Friday, March 28, 2014

A Literate World

By Susan

Pamela wrote on Wednesday about reading and writing poetry to broaden your mind, vocabulary, and to improve your writing skills.
This week I planned to piggyback on her post by writing about the benefits of reading short stories. Instead, I stumbled over several statistics regarding literacy rates and decided to save my short story post for another week. Today, here are a few statistics I wanted to share:
  • Only 50% of America's population reads at or above an 8th grade reading level.
  • 21% of Americans read below the 5th grade reading level.    
  • Between 69%-85% of America's prison population* is illiterate. (Take a moment and allow that to sink in.)
  • 80% of US families did not buy a book this year.
  • Over 60% of low-income families have no children's books in the home. 

I assume if you are reading this blog that writing and reading topics are important to you, and that these statistics may not apply to you or your household. In many ways, you may feel helpless to change any of these statistics, and yet I feel that you can. Here are a few resources and programs to consider.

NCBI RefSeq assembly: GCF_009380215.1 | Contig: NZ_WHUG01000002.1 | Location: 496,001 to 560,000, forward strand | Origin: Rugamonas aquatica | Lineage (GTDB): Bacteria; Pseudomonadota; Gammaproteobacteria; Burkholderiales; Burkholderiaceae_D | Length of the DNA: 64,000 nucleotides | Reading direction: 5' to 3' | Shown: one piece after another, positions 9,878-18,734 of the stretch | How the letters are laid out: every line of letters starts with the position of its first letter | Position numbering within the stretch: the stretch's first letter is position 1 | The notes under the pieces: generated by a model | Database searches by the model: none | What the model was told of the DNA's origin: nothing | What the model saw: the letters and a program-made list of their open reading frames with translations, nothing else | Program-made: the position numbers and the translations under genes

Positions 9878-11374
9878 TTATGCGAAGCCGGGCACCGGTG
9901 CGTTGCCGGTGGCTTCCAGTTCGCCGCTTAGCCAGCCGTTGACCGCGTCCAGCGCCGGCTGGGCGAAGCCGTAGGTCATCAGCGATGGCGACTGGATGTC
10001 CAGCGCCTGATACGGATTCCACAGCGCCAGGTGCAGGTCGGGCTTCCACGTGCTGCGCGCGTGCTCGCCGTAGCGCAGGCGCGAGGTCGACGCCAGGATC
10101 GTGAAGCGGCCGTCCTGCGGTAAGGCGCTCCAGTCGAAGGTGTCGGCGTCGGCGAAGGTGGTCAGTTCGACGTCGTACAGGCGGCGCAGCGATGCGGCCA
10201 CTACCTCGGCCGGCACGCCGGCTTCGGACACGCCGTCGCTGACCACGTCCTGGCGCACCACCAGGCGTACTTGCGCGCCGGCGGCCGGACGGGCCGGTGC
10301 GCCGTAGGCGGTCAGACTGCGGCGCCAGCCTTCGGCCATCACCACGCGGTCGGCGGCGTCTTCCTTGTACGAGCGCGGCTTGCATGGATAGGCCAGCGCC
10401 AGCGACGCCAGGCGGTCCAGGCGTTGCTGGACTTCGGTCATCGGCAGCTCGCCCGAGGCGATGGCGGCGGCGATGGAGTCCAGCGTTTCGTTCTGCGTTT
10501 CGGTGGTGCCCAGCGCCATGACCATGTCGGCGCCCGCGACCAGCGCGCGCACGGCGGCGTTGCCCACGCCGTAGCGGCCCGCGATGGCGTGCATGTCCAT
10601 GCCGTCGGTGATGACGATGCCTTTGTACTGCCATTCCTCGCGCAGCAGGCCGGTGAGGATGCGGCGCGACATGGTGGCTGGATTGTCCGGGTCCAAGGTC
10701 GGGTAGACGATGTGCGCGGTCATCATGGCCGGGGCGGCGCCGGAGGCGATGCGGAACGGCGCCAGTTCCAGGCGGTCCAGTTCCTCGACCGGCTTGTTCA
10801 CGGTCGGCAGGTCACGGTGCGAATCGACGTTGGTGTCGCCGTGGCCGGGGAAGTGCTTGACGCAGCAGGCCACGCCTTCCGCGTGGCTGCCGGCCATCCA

Donate books and money:
         The International Book Project ships gently used books around the world and domestically.  In Kentucky, where they are based, they also partner with Habitat for Humanity to provide a home library for new homes constructed for low-income families.
First Book ships new books around the world to school and programs designated for low income children.
The Prison Book Project in Massachusetts collects and ships gently used books to prisons around the country. (I've looked into private book donations directly to prisons, but they cannot accept books unless they are from approved organizations.) 

Give your time:
  • ·      Through your local United Way, you can volunteer to be a reader to children, a tutor to students, or a mentor to both children and adults working to improve their literacy.
  • ·      Through TESOL, you can be trained and teach English as a second language here in the US. Need is particularly great in California, Texas, Florida, Illinois and New York.
  • ·      Start a book club. Our own Pamela leads a book club at a local nursing home for older readers. Not only do studies show that reading helps delay Alzheimer's, reading with a group of more experienced readers can help broaden your world-view, as well.
  • ·      Contact your local library for opportunities to volunteer or to help with reading programs.

*prison illiteracy rates vary by source. The first statistic I came across stated that only 15% of inmates are literate. Other stats said 31%, so I included both. 

1 comment:

  1. Thank you for this important post, Susan. Those statistics are pretty startling!


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